If you are over the age of 18, a US citizen, and you’re not voting on Tuesday, you are a stinky stinky moron, and my response, should I ever hear you bitch about the government of the United States, will be to laugh like a drunken horse right in your face. If nothing else, taking a few minutes out of your day to vote will entitle you to two to six years of unmitigated kvetching about your system of government. Talk about a return on your investment.
If you are under the age of 18, not a US citizen, and are voting on Tuesday — well, that’s just no good for anyone. Go shoot some pool or something.
I vote. Almost as important, I am politically independent. I’ve always been registered as an independent. Part of this is due to my contrarian nature regarding joining any organization; once you join something, the people in it start wanting you to do things with them. The next thing you know, your weekends and Wednesday evenings are given over to bake sales and irritating rallies and stuffing envelopes until your fingers are sausage-shaped agglomerations of paper cuts. When I die, I can guarantee you that my list of regrets won’t include not spending more time doing any of those things. Probably the only organization I see myself joining at some point is the PTA, although that will be exclusively a preventative measure, to head off any attempts to ban Huck Finn or the Harry Potter books before someone has to haul in the local branch of the ACLU, and my tax dollars go to pay lawyers rather than to educate my child.
But part of it is due to the fact I dislike political parties. This is usually for one or more of the following three reasons: Their overall platforms, their tenuous relationship to the actual principles of democracy, and their general emphasis on getting an agglomeration of their kind elected rather than finding the best representatives of the people that those representatives are supposed to elect. Some parties set me on edge more than others — I’ve never made any secret that I distrust the GOP to such an extent that I tend to think that people who register Republican have some sort of unfortunate brain damage that keeps them from thinking clearly — but to be clear, I don’t like any of them. Ultimately political parties are about someone else telling me how I should exercise my franchise, based on the idea that they’ve got so many other people planning to vote the same way. Or to put it another way: “50 million Dubya fans can’t be wrong!” Well, yes, they can.
The one fly in the ointment here is that generally speaking enough people do register for and support political parties (specifically the Republicans and the Democrats) that here in the US those are the flavors you get when it comes to election day; indeed, over the history of my voting, I don’t think I’ve ever voted for someone who wasn’t of one or the other party (despite my general paranoid suspicion of the GOP, I have voted for Republicans in the past and would do it again in the future if — as in the past — there were compelling reasons to do so. See, that’s what being independent is all about). Certainly tomorrow I’ll be voting for candidates from those parties. But as is often the case, it’s not so much that I’m voting for a particular candidate as voting against another, and putting my defensive vote into a bin where it can do the most good. This set-up is hardly my fault. The problem isn’t that I’m not part of a political party, it’s that so many other people are.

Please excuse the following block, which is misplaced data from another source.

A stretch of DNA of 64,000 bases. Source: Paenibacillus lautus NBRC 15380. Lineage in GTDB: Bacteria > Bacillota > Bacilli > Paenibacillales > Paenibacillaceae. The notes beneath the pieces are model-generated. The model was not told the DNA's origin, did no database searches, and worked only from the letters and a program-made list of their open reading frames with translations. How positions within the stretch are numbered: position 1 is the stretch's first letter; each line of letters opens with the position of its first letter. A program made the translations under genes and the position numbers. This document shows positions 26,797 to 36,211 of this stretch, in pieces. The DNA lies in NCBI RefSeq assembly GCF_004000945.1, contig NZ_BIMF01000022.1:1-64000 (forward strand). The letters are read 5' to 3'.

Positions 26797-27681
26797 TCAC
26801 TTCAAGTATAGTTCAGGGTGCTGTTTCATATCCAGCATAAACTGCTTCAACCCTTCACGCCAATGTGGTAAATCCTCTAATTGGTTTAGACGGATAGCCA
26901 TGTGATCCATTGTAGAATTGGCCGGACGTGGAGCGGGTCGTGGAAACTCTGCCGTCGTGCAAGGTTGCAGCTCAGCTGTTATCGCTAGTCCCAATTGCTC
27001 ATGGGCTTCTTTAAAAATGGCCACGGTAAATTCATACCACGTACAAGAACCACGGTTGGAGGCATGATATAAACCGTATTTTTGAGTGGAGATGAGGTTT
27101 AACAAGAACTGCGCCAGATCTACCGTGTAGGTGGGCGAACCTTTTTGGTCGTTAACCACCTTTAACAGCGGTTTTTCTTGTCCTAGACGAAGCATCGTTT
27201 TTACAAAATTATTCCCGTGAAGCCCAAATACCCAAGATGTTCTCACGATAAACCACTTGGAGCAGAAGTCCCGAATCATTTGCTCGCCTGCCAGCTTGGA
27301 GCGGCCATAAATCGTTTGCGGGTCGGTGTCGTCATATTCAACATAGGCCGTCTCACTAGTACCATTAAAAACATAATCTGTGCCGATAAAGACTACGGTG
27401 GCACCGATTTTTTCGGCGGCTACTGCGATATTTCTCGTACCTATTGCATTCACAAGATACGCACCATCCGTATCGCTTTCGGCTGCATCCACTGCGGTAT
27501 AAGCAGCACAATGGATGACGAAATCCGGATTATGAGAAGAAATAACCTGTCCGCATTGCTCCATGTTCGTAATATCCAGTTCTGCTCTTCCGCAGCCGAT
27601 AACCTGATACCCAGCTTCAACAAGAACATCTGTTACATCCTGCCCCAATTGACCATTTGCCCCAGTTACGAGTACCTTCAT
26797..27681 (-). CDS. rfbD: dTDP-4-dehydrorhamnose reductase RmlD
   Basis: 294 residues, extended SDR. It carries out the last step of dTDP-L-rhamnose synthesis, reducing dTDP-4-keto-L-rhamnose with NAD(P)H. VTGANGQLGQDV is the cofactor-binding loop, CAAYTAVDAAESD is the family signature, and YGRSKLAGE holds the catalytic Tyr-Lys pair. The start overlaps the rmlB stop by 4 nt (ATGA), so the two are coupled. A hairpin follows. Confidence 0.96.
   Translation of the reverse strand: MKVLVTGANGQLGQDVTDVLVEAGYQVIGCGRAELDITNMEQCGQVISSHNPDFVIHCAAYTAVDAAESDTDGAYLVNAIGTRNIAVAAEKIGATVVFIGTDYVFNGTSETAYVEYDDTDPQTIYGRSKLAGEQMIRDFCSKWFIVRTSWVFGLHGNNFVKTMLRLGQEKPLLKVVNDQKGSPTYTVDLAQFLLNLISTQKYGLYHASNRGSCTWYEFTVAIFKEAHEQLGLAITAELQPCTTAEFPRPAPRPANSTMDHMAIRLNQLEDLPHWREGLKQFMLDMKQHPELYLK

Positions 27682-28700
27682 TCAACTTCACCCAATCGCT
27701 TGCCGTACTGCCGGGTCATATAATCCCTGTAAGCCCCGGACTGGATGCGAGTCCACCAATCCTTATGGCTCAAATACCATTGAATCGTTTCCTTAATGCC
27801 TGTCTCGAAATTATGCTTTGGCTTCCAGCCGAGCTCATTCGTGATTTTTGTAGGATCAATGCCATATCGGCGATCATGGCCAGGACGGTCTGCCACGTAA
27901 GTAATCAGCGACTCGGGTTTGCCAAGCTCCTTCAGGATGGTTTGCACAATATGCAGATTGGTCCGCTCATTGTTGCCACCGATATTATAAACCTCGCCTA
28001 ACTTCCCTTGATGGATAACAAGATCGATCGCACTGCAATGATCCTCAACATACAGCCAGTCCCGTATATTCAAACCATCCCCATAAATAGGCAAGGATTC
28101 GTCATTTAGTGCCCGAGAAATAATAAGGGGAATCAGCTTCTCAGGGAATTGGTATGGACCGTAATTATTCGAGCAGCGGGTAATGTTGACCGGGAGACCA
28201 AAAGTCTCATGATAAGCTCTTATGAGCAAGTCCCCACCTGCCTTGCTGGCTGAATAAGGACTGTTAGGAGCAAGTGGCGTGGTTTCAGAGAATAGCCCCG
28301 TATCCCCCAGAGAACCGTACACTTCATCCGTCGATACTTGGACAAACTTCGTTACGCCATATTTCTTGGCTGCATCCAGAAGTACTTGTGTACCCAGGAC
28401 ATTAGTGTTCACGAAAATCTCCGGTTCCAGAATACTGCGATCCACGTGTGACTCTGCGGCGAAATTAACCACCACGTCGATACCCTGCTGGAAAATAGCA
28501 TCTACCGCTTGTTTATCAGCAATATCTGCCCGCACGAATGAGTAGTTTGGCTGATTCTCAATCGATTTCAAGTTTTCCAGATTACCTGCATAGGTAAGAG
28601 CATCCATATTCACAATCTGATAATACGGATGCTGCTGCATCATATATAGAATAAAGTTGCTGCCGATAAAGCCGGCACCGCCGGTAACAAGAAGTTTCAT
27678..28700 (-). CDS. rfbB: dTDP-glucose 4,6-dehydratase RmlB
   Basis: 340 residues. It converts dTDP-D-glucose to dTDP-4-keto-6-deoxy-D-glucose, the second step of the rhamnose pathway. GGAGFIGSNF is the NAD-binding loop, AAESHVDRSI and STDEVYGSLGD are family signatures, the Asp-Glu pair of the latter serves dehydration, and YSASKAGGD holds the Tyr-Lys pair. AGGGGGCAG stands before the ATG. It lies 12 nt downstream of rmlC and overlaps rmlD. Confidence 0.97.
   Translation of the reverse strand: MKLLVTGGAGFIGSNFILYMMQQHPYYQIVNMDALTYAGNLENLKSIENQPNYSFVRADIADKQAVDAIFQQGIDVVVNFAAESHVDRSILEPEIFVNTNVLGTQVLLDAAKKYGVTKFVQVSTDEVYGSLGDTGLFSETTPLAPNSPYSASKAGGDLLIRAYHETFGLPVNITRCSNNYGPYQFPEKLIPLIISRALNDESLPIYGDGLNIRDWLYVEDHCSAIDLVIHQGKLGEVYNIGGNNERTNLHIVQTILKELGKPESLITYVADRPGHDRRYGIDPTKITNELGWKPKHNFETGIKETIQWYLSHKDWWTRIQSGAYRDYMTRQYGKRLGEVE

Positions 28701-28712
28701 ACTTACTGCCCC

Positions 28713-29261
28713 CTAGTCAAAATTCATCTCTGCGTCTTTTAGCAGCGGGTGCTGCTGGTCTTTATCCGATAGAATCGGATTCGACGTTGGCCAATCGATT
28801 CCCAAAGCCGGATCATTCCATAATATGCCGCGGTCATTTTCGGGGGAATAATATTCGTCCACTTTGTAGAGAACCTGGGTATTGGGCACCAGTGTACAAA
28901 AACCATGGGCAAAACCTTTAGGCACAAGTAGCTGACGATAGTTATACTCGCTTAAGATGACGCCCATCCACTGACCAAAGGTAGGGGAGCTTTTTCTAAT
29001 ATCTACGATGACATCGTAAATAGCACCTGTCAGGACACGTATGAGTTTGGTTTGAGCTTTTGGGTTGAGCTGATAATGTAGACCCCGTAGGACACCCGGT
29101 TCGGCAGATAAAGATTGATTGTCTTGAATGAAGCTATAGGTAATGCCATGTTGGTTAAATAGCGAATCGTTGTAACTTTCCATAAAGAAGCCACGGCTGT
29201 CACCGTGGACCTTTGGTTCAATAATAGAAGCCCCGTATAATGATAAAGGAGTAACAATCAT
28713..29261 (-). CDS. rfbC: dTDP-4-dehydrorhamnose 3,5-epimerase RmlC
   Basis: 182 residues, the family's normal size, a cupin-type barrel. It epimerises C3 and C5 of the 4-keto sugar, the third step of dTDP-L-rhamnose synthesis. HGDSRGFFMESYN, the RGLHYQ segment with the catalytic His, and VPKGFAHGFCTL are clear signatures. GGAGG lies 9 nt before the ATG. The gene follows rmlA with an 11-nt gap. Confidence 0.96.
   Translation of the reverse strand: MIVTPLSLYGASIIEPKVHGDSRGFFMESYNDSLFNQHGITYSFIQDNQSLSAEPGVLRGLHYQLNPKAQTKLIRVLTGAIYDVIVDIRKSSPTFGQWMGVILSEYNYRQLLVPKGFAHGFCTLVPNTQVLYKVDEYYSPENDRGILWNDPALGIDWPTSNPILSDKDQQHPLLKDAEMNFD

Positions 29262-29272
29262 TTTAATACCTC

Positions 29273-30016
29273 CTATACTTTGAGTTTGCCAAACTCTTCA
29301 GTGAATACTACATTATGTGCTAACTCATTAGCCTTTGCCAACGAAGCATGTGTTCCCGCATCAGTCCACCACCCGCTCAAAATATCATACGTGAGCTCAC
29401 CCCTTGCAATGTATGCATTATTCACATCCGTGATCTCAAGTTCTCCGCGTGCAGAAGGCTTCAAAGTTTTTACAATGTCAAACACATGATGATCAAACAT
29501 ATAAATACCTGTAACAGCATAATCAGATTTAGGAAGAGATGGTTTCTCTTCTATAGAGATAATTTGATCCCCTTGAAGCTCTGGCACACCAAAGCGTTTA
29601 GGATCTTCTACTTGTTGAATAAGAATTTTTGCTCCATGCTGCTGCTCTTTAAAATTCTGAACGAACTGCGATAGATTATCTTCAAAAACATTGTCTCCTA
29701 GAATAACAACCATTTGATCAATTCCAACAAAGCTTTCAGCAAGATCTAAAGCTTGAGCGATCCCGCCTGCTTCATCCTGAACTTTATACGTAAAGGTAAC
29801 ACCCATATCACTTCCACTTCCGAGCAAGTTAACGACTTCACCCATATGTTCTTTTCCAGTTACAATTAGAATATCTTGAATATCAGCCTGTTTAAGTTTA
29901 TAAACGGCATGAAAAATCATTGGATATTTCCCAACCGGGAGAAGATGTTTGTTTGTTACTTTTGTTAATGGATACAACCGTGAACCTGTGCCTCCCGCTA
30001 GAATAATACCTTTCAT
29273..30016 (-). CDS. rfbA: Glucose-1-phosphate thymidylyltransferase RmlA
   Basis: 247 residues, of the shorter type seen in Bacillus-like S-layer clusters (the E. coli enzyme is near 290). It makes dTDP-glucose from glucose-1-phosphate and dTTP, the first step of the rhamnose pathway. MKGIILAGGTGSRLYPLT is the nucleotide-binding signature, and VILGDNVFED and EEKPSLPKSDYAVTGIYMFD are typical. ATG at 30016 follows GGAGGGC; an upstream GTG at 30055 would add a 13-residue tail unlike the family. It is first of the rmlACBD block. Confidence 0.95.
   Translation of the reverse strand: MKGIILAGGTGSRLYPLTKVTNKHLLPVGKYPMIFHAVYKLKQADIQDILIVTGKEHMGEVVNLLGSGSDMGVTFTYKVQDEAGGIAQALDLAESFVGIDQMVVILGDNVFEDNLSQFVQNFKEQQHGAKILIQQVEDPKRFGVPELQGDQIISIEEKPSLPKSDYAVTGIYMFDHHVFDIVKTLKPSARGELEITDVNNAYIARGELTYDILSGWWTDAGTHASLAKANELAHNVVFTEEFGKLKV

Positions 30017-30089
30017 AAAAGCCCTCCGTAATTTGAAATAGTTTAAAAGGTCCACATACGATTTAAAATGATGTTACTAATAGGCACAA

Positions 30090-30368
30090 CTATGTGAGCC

Look at this way: If you registered as an independent, more candidates would have to think independently and focus on what actually works for their constituency — an actual representative democracy rather than one where the parties offered their candidates just enough leeway from the party platform not to alienate the voters in their district. Political races would get proportionately less “soft money” from the outside world, meaning the would-be politicians would have to actively engage in grass-roots campaigning, which again means the candidates would have to be more responsive to the needs of the constituency.
There’d be less political triangulation in the primary season, in which moderate editions of political party candidates get the bounce to appease the hard-line nutbags that constitute the political baggage of both parties — or are bounced through the maneuverings of the other party, which is hoping to for an opposing candidate that alienates the maximum number of moderate voters. Party politics would also enter far less into the sausage-grinding process of law-making, since the concern the lawmakers would have is whether they’re pleasing the people back home, not the party. We’d see ever-shifting alliances of politicians, based on specific issues, rather than an inflexible platform that grown men and women have to be politically “whipped” into adhering.
Where’s the downside here? Is there a real downside to the end, not only of the two major political parties, but to all political parties altogether? Certainly not for the individual. You can still have your own political beliefs, you know. You can still be a “pro-choice” card-carrying member of the ACLU without being a Democrat; you can still be a “pro-family values” gun-toting member of the NRA without being a Republican; you can still be “pro-polyamory” Ayn Rand-worshiping dateless freak without being a Libertarian. And you wouldn’t have to put those little cardboard signs on your lawn every two years.
Just think about it the next time you go to register. If you really want better political discourse in this country, do it by making the politicians listen to you and your neighbors, not your party affiliation. Vote independent. Hell, the reduction in political junk mail as you’re taken off the party mailing list will be worth it alone.